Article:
Anybody ever been to a dump? If you haven’t, here’s a picture of the Fresh Kills Landfill up on Staten Island in New York City. Please note the resident wildlife milling about (yeah, the gulls).

My friend, The Doc, in addition to his prodigious skills as a healer, also has another unique skill set. Before med school, he was a member of that intrepid band of warriors who, strangely, wear Girl Scout hats.

During his tour in Iraq a couple of years ago, as his team was returning to base on their Little Birds (after spreading Truth, Justice and the American Way), their flight path took them over the trash dump that had formed outside their base.

He was in the third of four helicopters flying at low-level. Although, when I say “in” the helicopter, that’s a bit of an overstatement. “On” the helicopter would be a more accurate way to describe his location. Kinda like this (the formation was pretty much the same as well):

The first helo skimmed over the dump and startled the birds. As the second Little Bird flew over, the gulls were just starting to take off. As my friend’s bird reaches the spot right over the dump, the gulls were in full flight.

I don’t know if anyone reading this has ever spent any time inside a Cuisinart, but that’s how the situation was later described to this (former) reporter.

To get through the flock of birds as fast as possible, the pilot on The Doc’s helo firewalled his throttle (175 mph) and powered on through with his 27.4-foot main rotor (8.3 meters for those of you using the metric system), chopping a bloody path through the startled flock of birds. Not so bad for him and his co-pilot, they were inside, but not a pleasant experience for The Doc and the other three guys riding on the outside of the bird…with the insides of birds on their outsides.

Puts a whole new spin on the Fonz’s advice: Never smile when you ride a motorcycle, you’ll get bugs in your teeth.

Monday, June 22, 2009

Danger: Do not watch the arch

I meant to write this a month or so ago (OK, two months), but it kept getting pushed to the bottom of the pile. Trust me, it’ll make sense in the end.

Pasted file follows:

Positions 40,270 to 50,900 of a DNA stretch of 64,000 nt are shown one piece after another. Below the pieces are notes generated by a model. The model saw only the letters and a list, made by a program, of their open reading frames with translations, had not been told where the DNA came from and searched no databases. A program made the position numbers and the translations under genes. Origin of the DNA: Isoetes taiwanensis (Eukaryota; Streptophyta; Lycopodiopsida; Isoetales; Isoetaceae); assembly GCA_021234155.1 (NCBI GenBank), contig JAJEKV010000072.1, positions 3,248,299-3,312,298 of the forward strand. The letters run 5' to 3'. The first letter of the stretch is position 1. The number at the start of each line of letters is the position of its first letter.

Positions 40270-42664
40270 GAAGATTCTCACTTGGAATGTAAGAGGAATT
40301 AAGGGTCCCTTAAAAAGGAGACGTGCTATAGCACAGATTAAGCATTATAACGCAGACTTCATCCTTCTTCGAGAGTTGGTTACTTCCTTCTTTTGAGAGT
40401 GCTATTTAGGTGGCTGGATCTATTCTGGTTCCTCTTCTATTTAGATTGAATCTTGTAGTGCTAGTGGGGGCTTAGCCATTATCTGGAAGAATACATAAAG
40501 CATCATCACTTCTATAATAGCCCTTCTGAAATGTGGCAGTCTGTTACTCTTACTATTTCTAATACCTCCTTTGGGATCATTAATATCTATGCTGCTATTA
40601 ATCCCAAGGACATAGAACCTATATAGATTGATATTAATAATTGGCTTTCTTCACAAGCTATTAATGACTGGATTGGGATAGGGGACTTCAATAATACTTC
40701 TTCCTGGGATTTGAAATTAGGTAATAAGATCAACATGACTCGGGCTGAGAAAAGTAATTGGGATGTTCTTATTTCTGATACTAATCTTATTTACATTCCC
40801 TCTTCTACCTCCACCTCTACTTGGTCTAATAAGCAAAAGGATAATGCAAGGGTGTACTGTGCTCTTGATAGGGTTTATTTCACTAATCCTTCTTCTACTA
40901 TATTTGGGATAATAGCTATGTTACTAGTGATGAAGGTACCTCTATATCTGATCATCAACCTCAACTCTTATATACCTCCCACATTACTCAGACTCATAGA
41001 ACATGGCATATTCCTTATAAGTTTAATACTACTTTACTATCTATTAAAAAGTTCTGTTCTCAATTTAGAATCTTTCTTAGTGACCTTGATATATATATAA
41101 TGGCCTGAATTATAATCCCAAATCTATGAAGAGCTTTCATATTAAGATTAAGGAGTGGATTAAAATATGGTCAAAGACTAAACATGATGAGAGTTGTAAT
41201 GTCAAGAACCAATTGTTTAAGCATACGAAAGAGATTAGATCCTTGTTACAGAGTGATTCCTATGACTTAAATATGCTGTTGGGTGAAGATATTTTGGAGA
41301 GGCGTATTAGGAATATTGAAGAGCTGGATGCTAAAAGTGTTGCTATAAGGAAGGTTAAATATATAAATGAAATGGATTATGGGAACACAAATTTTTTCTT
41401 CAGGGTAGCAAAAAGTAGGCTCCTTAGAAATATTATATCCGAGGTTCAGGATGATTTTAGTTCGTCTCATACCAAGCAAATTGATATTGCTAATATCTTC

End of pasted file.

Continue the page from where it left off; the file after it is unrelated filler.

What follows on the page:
Back in April a friend responded to my hockey game invite, an event she said she probably wouldn’t have gone to on her own, with an invite of her own. The event was a concert I know I would never have gone to on my own. It never would have even registered on my radar.

The concert at GW’s Lisner Auditorium opened with Dobet Gnahoré, a wonderful and soulful singer from the Ivory Coast, and headlined with Habib Kotié and Bamada from Mali. Let me tell you, if you’ve never seen a West African rock band, you don’t know what you’re missing. They ROCKED! The only words I understood all night were the song and band introductions they did in English, and the one song my friend kindly, and softly, translated from French.

But you know what? None of that mattered. Music is a universal language and through their music, particularly Kotié and Bamada’s, I got the gist of what they were trying to get across. Along with the expected instruments I heard many other unique voices telling their stories in the music including a fiddle, a blues guitar, a steel guitar and a flute. Add to this an amazing drummer whose hands moved so fast they weren’t even a blur, and you had some pretty powerful music.

Fans were dancing in the aisles and waving their hands and throwing money on the stage (an African custom, I’m told). It was a long way from the experience of this white boy.

It was an amazing experience both musically and personally and I’m thankful I got the chance to hear these artists. But that’s the kind of thing friends do: They challenge you to grow beyond yourself.

Anyway, the concert was wonderful in almost all respects.

“But Foggy, you said it was a great show, what could possibly have made it less than wonderful?”

I’ll tell you what could do it: the jackass sitting three or four rows in front of me and my friend in the darkened hall. The jackass with the camera. The jackass with the camera who insisted on taking flash pictures of himself and his friends in the darkened hall.
Leaving aside the great big sign outside the hall that said: Do Not Take Pictures! (or something to that effect), this is a serious douche move.